High school league flip flops on youth athletes wearing masks outdoors
After strictly enforcing Gov. Tim Walz's mask mandate in order to play youth sports indoors and out, the Minnesota State High School League has gotten religion. Sort of.
Yesterday, I wrote about how the actual outcomes of particular policies can be very different from those intended, giving the example of minimum wage and ‘Ban the box’ laws.
So, given the actual outcomes of ‘ban the box’ laws, shouldn’t we ditch them?
The Urban Institute argues not. It says that
These results do not necessarily mean that ban the box should be eliminated. Additional policies, regulations, and alterations can ensure that ban the box improves employment outcomes for people with criminal histories without causing negative effects on people of color
Minnesota gives some indication of what form these “Additional policies, regulations, and alterations” might take.
“We’d like to prevent discrimination before it starts,” Commissioner Rebecca Lucero told the [Duluth] News Tribune last month. “We’re putting together a rebranding right now — the equity and inclusion team.”
Instead of focusing on punishing employers for asking about criminal records — which is still allowed in interviews — the department wants to work more on educating hiring managers about why they should more carefully consider convictions and arrest records.
“The question is overall, how are we creating a strong workforce in Minnesota and making sure we’re creating a culture where everyone feels welcome?” Lucero said. “That’s built into compliance and outreach.”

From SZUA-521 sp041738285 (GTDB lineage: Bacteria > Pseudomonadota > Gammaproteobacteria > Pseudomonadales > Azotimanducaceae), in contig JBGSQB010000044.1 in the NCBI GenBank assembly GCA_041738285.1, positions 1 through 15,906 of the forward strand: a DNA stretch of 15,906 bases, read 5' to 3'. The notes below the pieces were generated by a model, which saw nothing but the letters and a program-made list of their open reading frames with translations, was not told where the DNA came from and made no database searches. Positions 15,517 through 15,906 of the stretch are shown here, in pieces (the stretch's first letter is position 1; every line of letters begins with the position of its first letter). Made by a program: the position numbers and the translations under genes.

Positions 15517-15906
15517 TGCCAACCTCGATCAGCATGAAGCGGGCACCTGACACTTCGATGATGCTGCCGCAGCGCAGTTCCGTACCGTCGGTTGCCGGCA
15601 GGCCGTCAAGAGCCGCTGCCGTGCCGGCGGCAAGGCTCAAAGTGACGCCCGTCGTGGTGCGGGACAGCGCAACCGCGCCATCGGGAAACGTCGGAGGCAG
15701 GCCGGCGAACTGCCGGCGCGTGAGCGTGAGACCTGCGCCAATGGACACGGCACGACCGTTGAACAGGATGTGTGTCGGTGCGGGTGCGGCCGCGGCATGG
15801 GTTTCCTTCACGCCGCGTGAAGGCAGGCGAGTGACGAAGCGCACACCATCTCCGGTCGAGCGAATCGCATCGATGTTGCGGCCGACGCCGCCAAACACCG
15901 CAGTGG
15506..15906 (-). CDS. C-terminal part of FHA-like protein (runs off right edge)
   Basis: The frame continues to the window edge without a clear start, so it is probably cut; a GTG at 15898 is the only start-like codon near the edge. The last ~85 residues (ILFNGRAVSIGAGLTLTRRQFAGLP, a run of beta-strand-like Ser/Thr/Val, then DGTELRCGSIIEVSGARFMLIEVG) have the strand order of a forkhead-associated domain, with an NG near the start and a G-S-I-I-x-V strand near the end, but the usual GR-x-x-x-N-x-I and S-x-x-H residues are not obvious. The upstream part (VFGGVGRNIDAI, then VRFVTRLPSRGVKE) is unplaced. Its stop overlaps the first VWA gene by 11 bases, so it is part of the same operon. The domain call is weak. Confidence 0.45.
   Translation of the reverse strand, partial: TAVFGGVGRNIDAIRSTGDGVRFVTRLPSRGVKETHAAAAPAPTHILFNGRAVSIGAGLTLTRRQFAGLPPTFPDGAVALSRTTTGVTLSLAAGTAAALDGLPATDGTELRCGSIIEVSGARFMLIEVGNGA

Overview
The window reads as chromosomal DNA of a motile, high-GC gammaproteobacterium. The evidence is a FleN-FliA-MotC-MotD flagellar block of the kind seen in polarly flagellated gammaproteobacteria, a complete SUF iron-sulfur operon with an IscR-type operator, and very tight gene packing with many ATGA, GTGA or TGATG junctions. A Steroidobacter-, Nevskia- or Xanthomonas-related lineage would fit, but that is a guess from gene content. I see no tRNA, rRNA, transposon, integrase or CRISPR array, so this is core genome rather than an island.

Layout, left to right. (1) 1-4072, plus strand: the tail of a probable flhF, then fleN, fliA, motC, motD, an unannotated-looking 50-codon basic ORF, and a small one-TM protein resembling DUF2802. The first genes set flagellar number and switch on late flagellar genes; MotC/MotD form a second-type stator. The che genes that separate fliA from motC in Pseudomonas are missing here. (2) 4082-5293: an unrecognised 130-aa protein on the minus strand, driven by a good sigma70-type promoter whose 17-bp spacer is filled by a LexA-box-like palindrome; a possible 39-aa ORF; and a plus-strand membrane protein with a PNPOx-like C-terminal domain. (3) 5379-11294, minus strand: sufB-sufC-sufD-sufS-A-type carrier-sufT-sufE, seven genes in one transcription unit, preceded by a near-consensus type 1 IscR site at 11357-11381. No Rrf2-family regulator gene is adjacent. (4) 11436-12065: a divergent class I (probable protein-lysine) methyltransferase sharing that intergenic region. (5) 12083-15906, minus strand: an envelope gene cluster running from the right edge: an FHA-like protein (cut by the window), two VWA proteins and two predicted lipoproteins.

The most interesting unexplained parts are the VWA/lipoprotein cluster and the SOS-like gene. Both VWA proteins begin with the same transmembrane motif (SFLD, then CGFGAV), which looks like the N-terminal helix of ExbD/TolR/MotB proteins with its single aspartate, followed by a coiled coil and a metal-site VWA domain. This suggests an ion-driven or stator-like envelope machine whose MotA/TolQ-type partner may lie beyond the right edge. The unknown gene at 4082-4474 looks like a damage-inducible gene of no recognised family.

So, one policy intervention – ‘ban the box laws’ – has had the unintended consequence of reducing “the likelihood that employers call back or hire young black and Latino men”. Rather than repeal this intervention, a fresh intervention is proposed to ameliorate the consequences of the previous one. In this case, that seems to require an “equity and inclusion team” to lecture Minnesota’s employers on “why they should more carefully consider convictions and arrest records”.
To suppose that new intervention will cure the effects of previous intervention would seem to be the triumph of hope over experience. At the very least, the new intervention will have unintended consequences of its own and to soothe these will require further interventions in turn.
This dynamic was outlined as long ago as 1949 by the economist Ludwig von Mises. In his book Human Action, he writes that
All varieties of [government] interference with the market phenomena not only fail to achieve the ends aimed at by their authors and supporters, but bring about a state of affairs which — from the point of view of the authors’ and advocates’ valuations — is less desirable than the previous state of affairs which they were designed to alter. If one wants to correct their manifest unsuitableness and preposterousness by supplementing the first acts of intervention with more and more of such acts, one must go farther and farther until the market economy has been entirely destroyed and socialism has been substituted for it.
You don’t have to sign up to socialism as the ultimate destination of this dynamic to see that piling intervention upon intervention isn’t a good idea. Federal regulation were estimated to cost the United States’ economy $1.9 trillion in 2017 alone, which is bad enough.
John Phelan is an economist at the Center of the American Experiment.